In a real-world expression of the U.S. Forest Service’s transition framework a Kake business has received a stewardship contract for road and bridge maintenance in the Tongass National Forest near Kake.
According to a Forest Service project synopsis, the Little John Stewardship project originally included a timber sale component of about 220 million board feet of spruce, hemlock, yellow cedar and utility wood. The remaining restoration work includes installation of untreated 3-inch-by-12-inch wood planks on bridges and the installation of culverts on existing Forest Service roads near Kake. The planks and culverts are supplied by the U.S. Forest Service.
CSC Tree Service, owned by Luther Coby won the $26,050 contract. CSC is located in Kake.
Coby said he stayed away from the initial bid for a timber sale and road maintenance due to the poor grade timber. With the revised contract, Coby was able to put one employee to work to help with installing the planked bridge decking supplied by the Forest Service. He said he was also able to hire a Kake local to run an excavator for installing culverts.
“It’s about a week’s worth of work,” Colby said.
On top of local hire, Coby said he buys his fuel in Kake, and is renting a dump truck in Kake as well.
“So a lot of the money will be spent right in Kake,” Coby said.
He said he’ll have to rent a “Jumping Jack” compactor from Petersburg.
“I try to spread it around,” Coby said.
Coby has run his tree-thinning business for a decade. He buys his saws in Southeast and buys all the food for his tree thinning camps from local businesses. However, due to the low-margin nature of the tree thinning business he must hire workers from outside.
The Forest Service contract work is located close to Kake, 12 miles for the closest work and the farthest part is 16 miles, Coby said.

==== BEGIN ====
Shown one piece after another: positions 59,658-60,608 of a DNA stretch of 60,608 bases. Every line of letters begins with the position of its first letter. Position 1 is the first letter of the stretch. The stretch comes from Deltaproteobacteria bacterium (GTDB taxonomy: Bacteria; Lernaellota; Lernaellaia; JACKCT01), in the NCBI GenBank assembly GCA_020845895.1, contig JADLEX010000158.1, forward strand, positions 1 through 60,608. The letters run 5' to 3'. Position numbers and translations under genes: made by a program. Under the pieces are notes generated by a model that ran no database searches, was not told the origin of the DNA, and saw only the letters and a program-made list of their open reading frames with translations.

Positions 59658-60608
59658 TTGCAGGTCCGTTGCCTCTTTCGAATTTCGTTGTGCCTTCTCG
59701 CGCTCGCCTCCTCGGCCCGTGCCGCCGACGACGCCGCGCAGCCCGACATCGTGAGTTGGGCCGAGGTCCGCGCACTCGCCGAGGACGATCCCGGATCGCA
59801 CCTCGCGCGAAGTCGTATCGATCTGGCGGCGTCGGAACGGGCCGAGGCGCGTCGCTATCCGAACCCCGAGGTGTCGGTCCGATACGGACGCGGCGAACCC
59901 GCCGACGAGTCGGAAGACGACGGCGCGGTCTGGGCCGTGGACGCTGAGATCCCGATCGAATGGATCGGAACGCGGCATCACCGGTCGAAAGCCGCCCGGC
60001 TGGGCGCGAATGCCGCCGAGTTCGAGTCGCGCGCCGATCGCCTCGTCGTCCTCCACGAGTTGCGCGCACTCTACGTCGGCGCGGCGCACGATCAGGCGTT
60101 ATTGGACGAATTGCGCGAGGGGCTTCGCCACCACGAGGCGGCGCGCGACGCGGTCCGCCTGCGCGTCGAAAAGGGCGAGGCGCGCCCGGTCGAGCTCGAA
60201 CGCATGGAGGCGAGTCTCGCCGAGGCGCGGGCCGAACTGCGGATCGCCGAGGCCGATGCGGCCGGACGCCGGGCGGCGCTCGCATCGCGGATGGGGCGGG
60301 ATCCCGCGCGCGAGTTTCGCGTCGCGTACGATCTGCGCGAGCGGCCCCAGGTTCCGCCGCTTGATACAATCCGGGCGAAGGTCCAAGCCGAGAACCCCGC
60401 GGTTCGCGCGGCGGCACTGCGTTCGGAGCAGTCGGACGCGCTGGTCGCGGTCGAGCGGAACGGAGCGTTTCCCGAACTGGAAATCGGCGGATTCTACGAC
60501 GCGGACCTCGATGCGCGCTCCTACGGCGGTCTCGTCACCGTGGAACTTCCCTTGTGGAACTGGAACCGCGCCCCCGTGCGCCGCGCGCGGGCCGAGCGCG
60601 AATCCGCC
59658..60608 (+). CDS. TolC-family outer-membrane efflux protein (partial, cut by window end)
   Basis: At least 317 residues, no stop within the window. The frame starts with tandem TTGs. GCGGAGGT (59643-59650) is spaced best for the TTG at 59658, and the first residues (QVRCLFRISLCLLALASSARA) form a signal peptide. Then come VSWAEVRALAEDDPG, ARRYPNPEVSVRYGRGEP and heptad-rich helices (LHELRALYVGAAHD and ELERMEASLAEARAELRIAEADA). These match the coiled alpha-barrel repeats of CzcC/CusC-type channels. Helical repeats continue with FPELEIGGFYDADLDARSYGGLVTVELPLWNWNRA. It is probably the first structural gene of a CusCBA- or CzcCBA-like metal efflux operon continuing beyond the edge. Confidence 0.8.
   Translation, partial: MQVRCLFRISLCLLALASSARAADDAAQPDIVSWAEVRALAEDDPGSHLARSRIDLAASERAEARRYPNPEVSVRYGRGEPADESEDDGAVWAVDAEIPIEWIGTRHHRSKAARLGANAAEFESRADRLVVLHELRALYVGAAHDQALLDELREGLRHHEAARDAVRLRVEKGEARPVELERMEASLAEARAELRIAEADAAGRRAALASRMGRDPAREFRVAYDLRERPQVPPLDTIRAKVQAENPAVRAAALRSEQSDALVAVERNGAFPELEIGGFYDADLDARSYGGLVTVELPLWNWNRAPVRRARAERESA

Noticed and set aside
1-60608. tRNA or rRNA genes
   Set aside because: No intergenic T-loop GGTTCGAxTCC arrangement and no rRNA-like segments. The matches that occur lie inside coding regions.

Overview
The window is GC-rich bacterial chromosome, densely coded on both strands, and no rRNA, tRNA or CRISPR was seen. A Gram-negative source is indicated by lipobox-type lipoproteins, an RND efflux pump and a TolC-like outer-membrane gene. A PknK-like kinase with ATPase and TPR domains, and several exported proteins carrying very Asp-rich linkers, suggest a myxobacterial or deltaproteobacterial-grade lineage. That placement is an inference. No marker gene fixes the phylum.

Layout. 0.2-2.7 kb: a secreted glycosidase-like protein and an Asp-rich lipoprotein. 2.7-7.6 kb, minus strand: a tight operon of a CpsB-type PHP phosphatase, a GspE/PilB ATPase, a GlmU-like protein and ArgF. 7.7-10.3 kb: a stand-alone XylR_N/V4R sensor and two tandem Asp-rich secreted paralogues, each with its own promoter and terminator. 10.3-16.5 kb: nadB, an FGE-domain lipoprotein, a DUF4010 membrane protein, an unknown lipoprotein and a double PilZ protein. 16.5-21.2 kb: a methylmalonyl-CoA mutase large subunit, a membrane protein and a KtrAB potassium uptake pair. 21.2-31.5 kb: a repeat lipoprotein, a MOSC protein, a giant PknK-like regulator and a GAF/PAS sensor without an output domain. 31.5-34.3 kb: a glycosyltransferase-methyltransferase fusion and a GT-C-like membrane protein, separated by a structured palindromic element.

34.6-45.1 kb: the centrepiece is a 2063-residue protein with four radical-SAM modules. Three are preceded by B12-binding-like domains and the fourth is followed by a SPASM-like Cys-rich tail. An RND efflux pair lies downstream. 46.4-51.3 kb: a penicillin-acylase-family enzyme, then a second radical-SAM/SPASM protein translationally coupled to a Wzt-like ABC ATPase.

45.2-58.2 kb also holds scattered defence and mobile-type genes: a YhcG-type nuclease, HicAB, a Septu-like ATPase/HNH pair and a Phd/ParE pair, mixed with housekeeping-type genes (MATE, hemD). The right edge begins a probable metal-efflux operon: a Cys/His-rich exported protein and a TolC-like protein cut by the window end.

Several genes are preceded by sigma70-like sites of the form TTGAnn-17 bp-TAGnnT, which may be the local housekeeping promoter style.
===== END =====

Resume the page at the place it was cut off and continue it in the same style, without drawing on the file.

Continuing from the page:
“Just enough time to get comfortable in your truck,” Coby said.
To cut down on the initial investment for Coby’s business, the Forest Service bought the culverts for road repair and the wood planking for the bridge. The arrangement also saved money on the project.
Though the contract eschews a timber sale, Coby said he will have time this winter to see if there is a market for the wood.
Coby said he is trying to branch his business out from tree thinning. The work is hard and keeps him away from home, he said. He said he spends a lot of time riding ferries and flying around Southeast.
“I have a baby boy at home,” Coby said. “You’ve got to be moving acres and pulling hard. You only have a five- to six-months working season before the weather gets bad.” Tree thinning camps are just army tents pitched out in the woods. “You can’t ever get totally dry.”
Coby said he would prefer his business procure more contracts installing culverts, doing road repair and working timber sales. He said he would need steady work to make the investments in heavy equipment, $30,000 to $40,000 for an excavator.
One business idea Coby has is buy a firewood processor and drying building to process the six-inch to 12-inch timber that most mills don’t want.
“Fill that baby up and let it season for a couple years,” Coby said. “Why are we buying firewood from Canada when we have thousands and thousand of board feet in Southeast?” He said he could offer year-round employment to log the trees, cut the firewood and, in the winter, put the cords on pallets.
Coby said he likes the idea of putting local business and local contractors to work.
“I’m glad they are doing this local stewardship stuff,” Coby said. “Doesn’t make sense to have equipment sitting in Kake and hire someone from Sitka to come up here and do this stuff.”
• Contact reporter Russell Stigall at 523-2276 or at email@example.com.